Makoto Fujiu, Yuma Morisaki, Jyunich Takayama

Impact of Autonomous Vehicles on Traffic Flow in Rural and Urban Areas Using a Traffic Flow Simulator

  • Management, Monitoring, Policy and Law
  • Renewable Energy, Sustainability and the Environment
  • Geography, Planning and Development
  • Building and Construction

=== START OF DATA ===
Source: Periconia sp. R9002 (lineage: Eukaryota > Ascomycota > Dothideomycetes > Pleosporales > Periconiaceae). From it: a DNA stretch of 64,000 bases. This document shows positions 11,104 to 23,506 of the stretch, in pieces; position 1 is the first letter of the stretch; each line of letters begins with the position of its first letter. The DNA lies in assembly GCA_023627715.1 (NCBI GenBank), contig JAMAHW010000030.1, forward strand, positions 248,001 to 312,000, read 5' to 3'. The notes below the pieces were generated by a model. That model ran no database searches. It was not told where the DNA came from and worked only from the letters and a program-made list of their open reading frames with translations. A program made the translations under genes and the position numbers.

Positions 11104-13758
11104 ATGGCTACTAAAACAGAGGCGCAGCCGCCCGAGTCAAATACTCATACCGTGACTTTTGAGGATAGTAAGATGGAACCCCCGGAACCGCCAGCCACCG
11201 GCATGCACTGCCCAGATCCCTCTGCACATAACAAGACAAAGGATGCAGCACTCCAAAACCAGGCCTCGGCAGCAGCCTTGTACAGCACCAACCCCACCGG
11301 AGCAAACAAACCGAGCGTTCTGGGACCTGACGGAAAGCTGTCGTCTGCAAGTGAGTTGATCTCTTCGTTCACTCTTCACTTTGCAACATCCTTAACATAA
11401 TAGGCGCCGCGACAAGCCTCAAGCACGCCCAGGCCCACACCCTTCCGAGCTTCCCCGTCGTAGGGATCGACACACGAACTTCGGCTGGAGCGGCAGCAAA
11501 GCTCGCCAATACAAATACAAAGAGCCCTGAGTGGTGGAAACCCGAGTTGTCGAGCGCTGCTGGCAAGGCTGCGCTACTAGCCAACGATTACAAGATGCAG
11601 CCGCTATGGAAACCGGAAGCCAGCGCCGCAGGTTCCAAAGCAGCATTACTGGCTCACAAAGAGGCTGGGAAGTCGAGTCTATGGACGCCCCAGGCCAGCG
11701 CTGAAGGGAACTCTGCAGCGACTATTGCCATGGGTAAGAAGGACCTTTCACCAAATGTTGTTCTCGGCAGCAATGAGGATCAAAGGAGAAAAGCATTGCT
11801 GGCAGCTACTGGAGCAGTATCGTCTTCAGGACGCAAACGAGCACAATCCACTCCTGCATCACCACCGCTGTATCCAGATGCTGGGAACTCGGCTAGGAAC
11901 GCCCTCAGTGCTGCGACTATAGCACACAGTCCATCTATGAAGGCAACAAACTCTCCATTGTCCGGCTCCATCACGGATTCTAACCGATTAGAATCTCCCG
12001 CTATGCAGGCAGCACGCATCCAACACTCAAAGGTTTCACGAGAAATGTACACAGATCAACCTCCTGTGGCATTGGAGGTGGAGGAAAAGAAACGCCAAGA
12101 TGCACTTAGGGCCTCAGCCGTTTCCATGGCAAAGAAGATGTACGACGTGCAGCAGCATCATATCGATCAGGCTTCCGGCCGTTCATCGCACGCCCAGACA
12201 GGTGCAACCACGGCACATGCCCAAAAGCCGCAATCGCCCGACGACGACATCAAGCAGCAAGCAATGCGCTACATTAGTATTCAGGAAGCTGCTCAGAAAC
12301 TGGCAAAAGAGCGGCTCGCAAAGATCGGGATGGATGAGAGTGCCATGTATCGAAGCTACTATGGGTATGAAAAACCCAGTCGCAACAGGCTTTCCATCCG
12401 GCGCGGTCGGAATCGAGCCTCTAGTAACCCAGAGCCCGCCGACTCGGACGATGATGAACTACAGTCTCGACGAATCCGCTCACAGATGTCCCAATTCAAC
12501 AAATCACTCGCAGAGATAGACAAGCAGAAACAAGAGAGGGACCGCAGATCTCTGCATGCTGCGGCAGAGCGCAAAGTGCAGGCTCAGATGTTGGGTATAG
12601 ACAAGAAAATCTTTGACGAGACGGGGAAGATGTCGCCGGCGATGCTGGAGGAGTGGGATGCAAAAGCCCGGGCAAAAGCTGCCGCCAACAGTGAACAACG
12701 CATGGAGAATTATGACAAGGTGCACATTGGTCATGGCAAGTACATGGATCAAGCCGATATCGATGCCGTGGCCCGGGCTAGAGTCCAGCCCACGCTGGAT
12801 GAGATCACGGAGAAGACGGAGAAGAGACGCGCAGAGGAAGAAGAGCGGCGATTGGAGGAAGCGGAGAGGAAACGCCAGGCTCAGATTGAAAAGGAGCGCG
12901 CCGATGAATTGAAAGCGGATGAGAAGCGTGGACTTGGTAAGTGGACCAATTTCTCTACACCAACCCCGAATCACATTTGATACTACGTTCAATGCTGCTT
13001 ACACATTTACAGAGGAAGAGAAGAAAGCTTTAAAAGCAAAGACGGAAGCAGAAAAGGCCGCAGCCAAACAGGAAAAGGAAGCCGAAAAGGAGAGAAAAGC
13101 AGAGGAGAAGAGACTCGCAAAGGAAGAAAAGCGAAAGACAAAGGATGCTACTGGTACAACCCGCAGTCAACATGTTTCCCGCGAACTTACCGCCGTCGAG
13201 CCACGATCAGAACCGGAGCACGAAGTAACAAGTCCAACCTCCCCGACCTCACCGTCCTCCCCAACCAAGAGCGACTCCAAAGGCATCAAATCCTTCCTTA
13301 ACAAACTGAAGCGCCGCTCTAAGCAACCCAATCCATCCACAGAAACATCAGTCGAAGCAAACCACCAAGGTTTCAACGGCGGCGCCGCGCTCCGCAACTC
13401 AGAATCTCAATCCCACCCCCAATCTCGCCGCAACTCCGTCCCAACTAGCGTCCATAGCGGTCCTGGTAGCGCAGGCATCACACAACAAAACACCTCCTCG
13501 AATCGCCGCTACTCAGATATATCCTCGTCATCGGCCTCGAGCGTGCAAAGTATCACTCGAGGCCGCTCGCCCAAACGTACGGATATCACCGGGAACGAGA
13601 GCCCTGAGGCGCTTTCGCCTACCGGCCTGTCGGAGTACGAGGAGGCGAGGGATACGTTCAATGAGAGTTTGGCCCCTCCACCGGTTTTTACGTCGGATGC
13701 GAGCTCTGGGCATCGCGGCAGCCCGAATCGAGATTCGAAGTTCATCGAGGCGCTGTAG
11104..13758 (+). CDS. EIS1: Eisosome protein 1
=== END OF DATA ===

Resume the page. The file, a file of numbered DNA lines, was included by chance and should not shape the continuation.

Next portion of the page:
Autonomous vehicles have the potential to significantly improve modes of transportation, and many businesses and research facilities are developing such systems. Although there are studies on the social implementation of autonomous vehicles, these studies are based on limited conditions such as predetermined driving environments. Therefore, in this study, we target urban areas and rural areas, and we simulate a behavioral algorithm for autonomous vehicles being developed and owned by Kanazawa University. In this study, a traffic flow simulation system (Aimsun) was constructed to reproduce the current situation of traffic flow in the city during normal times, using data from a person-trip survey conducted by the local government. In addition, we varied the mixing rate of automated vehicles and evaluated its effect on the delay time between ODs. We assume the gradual replacement of existing vehicles by autonomous vehicles on actual road networks and for realistic traffic volumes, and we investigate their impact on traffic flow. We vary the mixing rate of autonomous vehicles into actual traffic environments, and we measure the delay in the origin-destination (OD) interval to evaluate the impact of autonomous vehicles on traffic flow. The results obtained show that as the mixing rate of autonomous vehicles increases, the delay between OD intervals increases. Then, once the mixing rate exceeds a certain value, the delay between OD intervals gradually decreased. The delay time for all vehicles slightly increases as the mixing rate of autonomous vehicles increased from 10 to 45%. When the mixing rate increased from 45 to 50%, the delay time for all vehicles decreased notably, and when the mixing rate was 50 to 100%, it remained constant. Analytical results showed that when socially implementing autonomous vehicles, their mixing rate impacts the traffic flow; thus, there is a need to determine appropriate distribution scenarios and areas for implementation.

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